Flare-up on Maharashtra-Karnataka border

Stranded: An elderly man reads a notice put up at Kolhapur bus depot informing commuters about the suspension of services between Kolhapur and Belagavi on Sunday.

Stranded: An elderly man reads a notice put up at Kolhapur bus depot informing commuters about the suspension of services between Kolhapur and Belagavi on Sunday.   | Photo Credit: Deepak Kumbhar

Bus services halted on Kolhapur-Belagavi route; Shiv Sena activists burn Yediyurappa’s effigy

The long-standing Maharashtra-Karnataka border dispute over the status of Belagavi district witnessed a reigniting of tensions, compelling the police on Sunday to suspend bus services between Kolhapur (in western Maharashtra) and Belagavi (in Karnataka) as a precautionary measure.

Protests by the regional outfit Karnataka Navnirman Sena (KNS) in Belagavi and counter-protests by the Shiv Sena in Kolhapur and Sangli districts prompted the police to stop State Transport (ST) bus services from Kolhapur to Belagavi. The Karnataka police authorities took similar measures, causing bus services to come to a standstill along the Kolhapur-Belagavi route.

Retaliatory attacks

Earlier in the day, KNS activists defaced Marathi hoardings and billboards in Belagavi and adjoining areas. Sena activists, in retaliation, blackened Kannada hoardings and hotel billboards in Kolhapur city. A large crowd of Sena activists also burnt an effigy of Karnataka Chief Minister B.S. Yediyurappa near the Kolhapur ST stand.

Meanwhile, Yuva Sena workers stormed into Apsara Theatre in Kolhapur city and halted the screening of Avane Srimannarayana, a popular Kannada film. They also issued a warning to theatre owners to desist from showing Kannada motion pictures. A number of demonstrations by Sena activists against the KNS were witnessed in Sangli district as well.

The trigger behind the soaring political temperatures on the border is a recent controversial statement by KNS chief Bhimashankar Patil, who allegedly said that leaders of the Belagavi-based Maharashtra Ekikaran Samiti (MES) “ought to be shot dead”. Mr. Patil’s remarks evoked strong reactions from the Shiv Sena, which has lent political support to the MES throughout its decades-long struggle.

The MES, which claims to represent the Marathi-speaking populace of Belagavi, has been agitating for the merger of the Marathi-speaking border areas with Maharashtra and staking a claim on Belagavi, which has a significant Marathi-speaking populace, as an integral part of Maharashtra.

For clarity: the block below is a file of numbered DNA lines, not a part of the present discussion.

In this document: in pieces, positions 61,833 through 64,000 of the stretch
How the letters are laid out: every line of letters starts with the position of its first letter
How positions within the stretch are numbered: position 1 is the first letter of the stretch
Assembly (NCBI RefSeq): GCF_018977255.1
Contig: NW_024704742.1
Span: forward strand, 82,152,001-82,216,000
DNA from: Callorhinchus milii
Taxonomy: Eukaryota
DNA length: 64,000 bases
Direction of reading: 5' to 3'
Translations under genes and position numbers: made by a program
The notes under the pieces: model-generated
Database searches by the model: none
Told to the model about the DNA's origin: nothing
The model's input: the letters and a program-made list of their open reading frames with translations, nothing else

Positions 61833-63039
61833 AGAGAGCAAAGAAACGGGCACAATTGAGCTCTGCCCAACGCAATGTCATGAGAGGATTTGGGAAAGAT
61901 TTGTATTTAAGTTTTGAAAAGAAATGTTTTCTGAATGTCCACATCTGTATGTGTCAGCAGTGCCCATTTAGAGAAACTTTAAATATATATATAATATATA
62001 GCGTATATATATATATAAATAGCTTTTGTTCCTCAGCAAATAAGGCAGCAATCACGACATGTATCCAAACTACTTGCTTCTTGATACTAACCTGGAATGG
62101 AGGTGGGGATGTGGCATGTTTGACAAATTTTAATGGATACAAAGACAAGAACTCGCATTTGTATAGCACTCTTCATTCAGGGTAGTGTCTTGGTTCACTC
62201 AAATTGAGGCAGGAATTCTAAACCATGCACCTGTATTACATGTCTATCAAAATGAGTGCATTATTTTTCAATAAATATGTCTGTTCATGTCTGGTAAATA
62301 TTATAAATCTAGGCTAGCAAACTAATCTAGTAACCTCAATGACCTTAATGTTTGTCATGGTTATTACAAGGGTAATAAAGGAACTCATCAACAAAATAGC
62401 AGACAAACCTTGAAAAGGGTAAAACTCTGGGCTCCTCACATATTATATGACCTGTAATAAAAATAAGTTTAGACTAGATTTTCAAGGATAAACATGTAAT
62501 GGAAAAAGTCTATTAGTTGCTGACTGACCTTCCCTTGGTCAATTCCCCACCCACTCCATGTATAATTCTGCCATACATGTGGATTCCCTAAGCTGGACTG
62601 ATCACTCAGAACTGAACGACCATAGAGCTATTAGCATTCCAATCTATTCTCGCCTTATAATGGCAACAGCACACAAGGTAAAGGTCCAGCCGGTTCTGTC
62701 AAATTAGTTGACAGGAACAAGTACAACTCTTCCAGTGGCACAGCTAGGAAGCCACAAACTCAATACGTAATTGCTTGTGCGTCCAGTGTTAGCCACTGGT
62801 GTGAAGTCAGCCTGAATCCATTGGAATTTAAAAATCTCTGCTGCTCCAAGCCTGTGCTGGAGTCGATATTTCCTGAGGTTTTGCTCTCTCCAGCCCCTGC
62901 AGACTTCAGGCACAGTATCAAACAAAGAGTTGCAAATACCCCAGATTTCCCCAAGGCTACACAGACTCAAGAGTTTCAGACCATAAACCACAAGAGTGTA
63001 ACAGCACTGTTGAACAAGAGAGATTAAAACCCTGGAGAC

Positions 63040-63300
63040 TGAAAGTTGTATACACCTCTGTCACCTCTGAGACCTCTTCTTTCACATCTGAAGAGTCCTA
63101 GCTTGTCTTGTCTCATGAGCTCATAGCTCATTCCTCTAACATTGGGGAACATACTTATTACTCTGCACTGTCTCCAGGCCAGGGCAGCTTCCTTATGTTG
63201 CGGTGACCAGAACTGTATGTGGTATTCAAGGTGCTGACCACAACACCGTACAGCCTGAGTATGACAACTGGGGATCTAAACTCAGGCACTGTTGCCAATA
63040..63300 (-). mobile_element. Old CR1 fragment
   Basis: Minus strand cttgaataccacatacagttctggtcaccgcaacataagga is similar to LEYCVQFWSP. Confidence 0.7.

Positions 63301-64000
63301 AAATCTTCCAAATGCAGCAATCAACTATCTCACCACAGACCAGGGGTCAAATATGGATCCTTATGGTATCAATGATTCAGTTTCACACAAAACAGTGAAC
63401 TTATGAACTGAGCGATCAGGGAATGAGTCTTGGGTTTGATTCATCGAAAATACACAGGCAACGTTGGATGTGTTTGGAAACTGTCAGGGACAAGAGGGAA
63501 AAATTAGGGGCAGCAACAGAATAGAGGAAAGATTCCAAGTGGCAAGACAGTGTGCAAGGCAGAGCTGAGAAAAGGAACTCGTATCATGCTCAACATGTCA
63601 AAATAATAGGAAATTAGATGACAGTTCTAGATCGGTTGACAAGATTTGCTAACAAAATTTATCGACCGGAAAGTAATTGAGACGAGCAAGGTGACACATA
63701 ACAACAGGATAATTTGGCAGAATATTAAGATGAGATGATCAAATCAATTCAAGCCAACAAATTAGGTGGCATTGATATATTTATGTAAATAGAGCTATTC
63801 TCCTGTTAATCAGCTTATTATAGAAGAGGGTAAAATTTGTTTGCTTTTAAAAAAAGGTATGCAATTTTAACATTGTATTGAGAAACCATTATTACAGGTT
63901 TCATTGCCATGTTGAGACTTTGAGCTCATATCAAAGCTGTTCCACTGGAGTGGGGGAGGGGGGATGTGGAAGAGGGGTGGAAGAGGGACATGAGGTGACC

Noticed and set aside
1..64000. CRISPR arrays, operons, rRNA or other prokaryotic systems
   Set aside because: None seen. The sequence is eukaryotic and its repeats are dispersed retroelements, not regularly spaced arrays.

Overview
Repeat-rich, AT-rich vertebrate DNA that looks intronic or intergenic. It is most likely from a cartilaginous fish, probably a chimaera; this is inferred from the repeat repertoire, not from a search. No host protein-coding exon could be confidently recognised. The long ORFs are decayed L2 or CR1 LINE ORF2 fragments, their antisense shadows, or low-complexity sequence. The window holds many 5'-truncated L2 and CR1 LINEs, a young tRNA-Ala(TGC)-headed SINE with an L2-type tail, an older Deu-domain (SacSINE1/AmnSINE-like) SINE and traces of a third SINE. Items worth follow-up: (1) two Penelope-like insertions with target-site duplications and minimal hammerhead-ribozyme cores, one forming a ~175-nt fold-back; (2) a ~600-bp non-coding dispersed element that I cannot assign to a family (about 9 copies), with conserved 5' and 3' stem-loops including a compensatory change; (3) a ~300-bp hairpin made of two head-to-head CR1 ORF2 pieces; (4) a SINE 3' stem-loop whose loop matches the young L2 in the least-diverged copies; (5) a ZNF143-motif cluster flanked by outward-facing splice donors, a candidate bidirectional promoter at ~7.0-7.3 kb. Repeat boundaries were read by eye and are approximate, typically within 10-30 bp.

Chief Minister Uddhav Thackeray has even referred to Belagavi and its nearby areas where people chiefly speak Marathi as ‘Karnataka occupied Maharashtra’, drawing the ire of Karnataka politicians, including culture minister C.T. Ravi.

‘Shameful statement’

Lashing out at Mr. Patil, Sena MP from Hatkanangale Dhairyasheel Mane, who led the protests in Kolhapur, said at a time when the border dispute is pending before the Supreme Court, “certain persons [Mr. Patil] are making shameful statements and escalating tensions on linguistic grounds”.

Mr. Mane said, “They [the KNS] had the audacity to burn the effigy of our Chief Minister and party leader Uddhav Thackeray, who has shown uncommon restraint in dealing with this issue. Our protest today, in which a number of MES leaders participated, is to send a strong message that the Sena stands firmly behind the Marathi-speaking populace in Karnataka. In the event that outfits like the KNS attempt to harm even a single hair on their heads, the Sena will storm into Karnataka and answer in kind.”

‘Need climate of security’

Mr. Mane said the Sena has so far safeguarded the rights of Kannadigas who have settled in Maharashtra and it is the duty of the Karnataka government to create a climate of security for Marathi-speaking people and condemn statements by outfits like the KNS.

Mr. Patil’s “shooting dead” remark has stirred a hornet’s nest with the KNS and the Sena, both regional and chauvinistic parties, attempting to outdo each other in both rhetoric and deed.

Mr. Thackeray had earlier this month appointed ministers Chhagan Bhujbal and Eknath Shinde as ‘co-ordinators’ to oversee his government’s efforts to expedite the boundary dispute, which has been festering for more than 60 years.

While Belgaum (as Belagavi was known till recently) was formerly part of the Bombay State, it was merged with the Mysore State (later Karnataka) at the time of the reorganisation of States in 1956. The MES, which came into being in 1948, has been opposed to the merger and continues to do so.

Why you should pay for quality journalism - Click to know more

Recommended for you
This article is closed for comments.
Please Email the Editor

Printable version | Feb 23, 2020 1:45:29 PM |

Next Story